Over all I have given this book 5 stars, as it hits home well with it's target audience, I have even purchased some copies as gifts for some of my pastor friends.
Review by / (Posted on 12/10/2010)
Well researched and thought provoking
Having listened to the audiobook, I was impressed with the research and the recommendations offered by the authors. This is not a book that will provide you a how-to list of things your church can do to see growth. Rather, they look at other churches across denominational barriers. Instead of telling you what you must do to reach people, you will learn what churches that are actually experiencing growth and reaching people with a gospel message that leads to regenerate men and women.

You will learn that what I find are many “duh” statements. Things like the necessity of prayer and the need to focus worship on God and not man come quickly to mind. In essence, get back to the Bible and your church will see the growth that many desire. That growth, however, will not be a worldly growth in numbers (though those will come). Rather, the growth will be in the spirituality of the congregation.

I realize there are a ton of “how-to grow your church manuals” being published and sold as the next great innovation. Transformational Church is not one of those manuals. To read this book is to take a hard look at what you are doing correctly and incorrectly in your own church. The new report card will help you to discern your need, embrace the necessity of change, and engage your community where they (and you) are located. I highly recommend this resource in both the audio and print editions.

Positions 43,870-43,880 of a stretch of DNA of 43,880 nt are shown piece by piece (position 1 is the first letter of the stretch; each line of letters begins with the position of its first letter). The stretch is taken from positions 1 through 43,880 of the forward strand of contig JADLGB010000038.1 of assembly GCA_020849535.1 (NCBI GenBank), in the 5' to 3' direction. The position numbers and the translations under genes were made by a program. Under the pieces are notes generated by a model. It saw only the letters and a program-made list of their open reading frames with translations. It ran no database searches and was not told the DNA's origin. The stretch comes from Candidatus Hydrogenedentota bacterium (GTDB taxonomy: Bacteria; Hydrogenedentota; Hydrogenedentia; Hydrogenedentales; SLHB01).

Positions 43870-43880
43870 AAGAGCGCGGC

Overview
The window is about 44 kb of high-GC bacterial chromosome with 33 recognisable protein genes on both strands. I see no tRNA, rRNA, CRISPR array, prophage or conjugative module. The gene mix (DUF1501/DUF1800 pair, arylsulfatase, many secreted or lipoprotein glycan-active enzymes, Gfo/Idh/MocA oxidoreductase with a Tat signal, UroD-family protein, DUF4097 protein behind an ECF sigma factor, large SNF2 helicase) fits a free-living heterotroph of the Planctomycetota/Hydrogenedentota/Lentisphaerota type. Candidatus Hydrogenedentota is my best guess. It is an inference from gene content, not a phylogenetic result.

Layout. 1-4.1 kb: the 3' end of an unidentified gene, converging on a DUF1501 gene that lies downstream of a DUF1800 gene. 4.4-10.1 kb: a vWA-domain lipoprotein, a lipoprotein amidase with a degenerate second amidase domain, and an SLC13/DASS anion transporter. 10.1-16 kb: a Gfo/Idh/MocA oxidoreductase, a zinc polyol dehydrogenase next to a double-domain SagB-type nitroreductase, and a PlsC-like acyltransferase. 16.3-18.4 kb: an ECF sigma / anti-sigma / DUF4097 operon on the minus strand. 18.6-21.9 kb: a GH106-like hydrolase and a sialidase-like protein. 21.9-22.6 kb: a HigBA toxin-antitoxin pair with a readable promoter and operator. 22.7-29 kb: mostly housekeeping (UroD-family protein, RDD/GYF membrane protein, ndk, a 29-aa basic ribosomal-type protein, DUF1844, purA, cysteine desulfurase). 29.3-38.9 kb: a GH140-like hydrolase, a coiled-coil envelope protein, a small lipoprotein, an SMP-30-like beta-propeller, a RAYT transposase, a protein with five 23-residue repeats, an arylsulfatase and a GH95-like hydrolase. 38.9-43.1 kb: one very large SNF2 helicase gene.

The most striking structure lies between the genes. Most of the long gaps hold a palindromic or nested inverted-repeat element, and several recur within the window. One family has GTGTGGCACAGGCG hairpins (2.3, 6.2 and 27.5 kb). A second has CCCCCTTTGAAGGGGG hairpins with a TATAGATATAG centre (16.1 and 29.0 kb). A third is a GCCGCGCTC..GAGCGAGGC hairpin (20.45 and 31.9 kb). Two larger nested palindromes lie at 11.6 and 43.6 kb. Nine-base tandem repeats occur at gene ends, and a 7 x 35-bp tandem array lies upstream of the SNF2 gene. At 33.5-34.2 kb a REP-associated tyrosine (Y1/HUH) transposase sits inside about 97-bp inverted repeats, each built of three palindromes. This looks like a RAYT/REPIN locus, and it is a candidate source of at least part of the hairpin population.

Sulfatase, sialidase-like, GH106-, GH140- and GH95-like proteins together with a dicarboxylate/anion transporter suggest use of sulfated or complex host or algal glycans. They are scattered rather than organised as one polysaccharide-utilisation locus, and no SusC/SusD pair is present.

Review by / (Posted on 12/2/2010)
Interesting research on thriving churches
In Transformational Church, Thom S. Rainer and Ed Stetzer present their research findings as to what thriving, growing churches are doing differently and why various areas of church practice are important.

In some ways, the book has a similar premise to The Next Christians by Gabe Lyons which I recently reviewed. I think this book was an improvement in a number of ways. One was that there was no shortage of case studies. While some of them were well known churches, many were not very well known churches doing good things. Given the tendency that sometimes exists in the Christian community to focus excessively on the famous churches, this is a good thing. Another improvement was that it was more balanced when it comes to dealing with the flaws, not just the positive aspects of the researched group.
While the book is about churches, it would also provide useful food for thought for those in para-church ministries. I’ll be thinking about how their findings about growing churches may have implications for the university ministry I’m involved in.

The only thing I didn’t particularly like about the book was that at times it seemed to overdo the statistics.

Given that many Christian authors make questionable use of statistics, it was great to see a detailed explanation about how they got to their statistics and what measures were taken to ensure the research conclusions were valid.
Review by / (Posted on 11/24/2010)